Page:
This leads us a step closer to finding some answer to this riddle of determinism vs. freewill. If we begin to understand the holistic nature of God, we see that God and man are interwoven into the very fabric of one another, our nature, God's nature, our being, God's being become one fabric, one thing, one state of being. Our forgiveness is God's forgiveness, God's grace is our grace…and more importantly our will is God's will…and vice versa. We become interwoven in the relationship and realize that the tension between God's will and our will is where we live, where we function…God is so intertwined in us and we in God that there is no either/or…there is no "other" but only a single ideal, a single state and place of being. Waking up to this reality helps us cease the struggle between our need for independence and our want to please God. We are both free and bound at once.
In Christ we are given our freedom, we are humans unbound by the law, grace becomes free, but the true person of God knows that this is not where it stops…freedom is a gift, and for us to grow to our greatest extent we must be willing to give that freedom back to God…to choose to follow God not because we have to…but because we want to.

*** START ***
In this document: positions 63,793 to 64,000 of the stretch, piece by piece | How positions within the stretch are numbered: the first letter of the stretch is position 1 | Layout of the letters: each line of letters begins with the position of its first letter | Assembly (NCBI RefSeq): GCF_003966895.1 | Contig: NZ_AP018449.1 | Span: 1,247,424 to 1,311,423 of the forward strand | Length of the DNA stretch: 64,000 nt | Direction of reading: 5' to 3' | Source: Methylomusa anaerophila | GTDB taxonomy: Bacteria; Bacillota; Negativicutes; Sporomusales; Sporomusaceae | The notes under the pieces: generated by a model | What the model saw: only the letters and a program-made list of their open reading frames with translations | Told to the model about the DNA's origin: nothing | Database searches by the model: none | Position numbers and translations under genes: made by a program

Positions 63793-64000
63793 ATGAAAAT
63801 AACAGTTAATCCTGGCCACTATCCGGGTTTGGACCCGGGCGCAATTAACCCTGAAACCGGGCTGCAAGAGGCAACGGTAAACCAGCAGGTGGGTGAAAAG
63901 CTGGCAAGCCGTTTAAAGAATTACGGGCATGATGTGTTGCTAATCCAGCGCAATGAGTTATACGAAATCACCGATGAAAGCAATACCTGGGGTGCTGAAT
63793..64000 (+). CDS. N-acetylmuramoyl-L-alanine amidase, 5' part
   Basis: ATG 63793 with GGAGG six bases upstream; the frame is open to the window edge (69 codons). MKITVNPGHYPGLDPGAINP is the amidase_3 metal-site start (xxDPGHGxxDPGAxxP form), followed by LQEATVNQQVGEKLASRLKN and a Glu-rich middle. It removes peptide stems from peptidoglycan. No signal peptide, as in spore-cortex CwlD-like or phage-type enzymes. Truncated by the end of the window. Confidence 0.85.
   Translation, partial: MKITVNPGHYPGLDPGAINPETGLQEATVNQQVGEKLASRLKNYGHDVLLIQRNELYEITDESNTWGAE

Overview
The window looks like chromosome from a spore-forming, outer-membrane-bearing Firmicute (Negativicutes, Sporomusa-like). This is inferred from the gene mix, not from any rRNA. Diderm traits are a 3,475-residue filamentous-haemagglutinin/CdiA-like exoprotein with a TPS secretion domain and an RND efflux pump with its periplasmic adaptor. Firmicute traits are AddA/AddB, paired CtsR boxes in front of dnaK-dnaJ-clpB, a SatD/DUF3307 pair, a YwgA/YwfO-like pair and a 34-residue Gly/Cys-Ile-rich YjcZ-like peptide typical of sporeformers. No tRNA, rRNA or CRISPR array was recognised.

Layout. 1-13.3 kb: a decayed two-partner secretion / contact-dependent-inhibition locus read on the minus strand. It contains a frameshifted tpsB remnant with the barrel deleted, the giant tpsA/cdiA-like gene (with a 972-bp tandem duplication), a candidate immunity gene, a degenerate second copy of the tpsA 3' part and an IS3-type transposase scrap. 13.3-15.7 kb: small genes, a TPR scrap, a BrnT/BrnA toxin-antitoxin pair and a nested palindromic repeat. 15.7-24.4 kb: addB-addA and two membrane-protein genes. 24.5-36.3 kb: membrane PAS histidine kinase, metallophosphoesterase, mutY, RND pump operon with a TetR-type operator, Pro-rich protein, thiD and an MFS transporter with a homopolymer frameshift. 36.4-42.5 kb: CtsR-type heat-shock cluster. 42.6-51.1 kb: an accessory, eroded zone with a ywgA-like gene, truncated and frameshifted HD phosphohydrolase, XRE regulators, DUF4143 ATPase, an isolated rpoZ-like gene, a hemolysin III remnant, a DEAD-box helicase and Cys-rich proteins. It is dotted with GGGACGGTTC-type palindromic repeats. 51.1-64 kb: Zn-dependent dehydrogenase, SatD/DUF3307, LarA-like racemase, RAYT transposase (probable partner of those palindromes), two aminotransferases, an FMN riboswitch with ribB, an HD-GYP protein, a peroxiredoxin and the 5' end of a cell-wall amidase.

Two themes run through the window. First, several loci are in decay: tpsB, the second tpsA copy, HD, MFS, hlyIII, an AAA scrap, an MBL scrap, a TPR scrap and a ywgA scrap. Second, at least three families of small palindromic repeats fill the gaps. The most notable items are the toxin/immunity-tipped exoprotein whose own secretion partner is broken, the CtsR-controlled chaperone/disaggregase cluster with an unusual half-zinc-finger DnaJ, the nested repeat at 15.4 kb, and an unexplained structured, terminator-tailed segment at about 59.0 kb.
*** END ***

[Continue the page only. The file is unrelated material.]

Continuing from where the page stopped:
Only this way does our relationship truly become mutual with God, a true dance of involvement and openness to change and growth. God has given us the freedom to be whatever we choose, and we must be willing to give it back and be humbled to learn and grow into the path God alone can carve for us.
The words of John 15 came to me as we went through the final ritual of communion with the men at John Knox ranch.
9"As the Father has loved me, so have I loved you. Now remain in my love. 10 If you obey my commands, you will remain in my love, just as I have obeyed my Father's commands and remain in his love. 11 I have told you this so that my joy may be in you and that your joy may be complete. 12 My command is this: Love each other as I have loved you. 13 Greater love has no one than this, that he lay down his life for his friends. 14 You are my friends if you do what I command. 15 I no longer call you servants, because a servant does not know his master's business. Instead, I have called you friends, for everything that I learned from my Father I have made known to you. 16 You did not choose me, but I chose you and appointed you to go and bear fruit—fruit that will last. Then the Father will give you whatever you ask in my name. 17 This is my command: Love each other.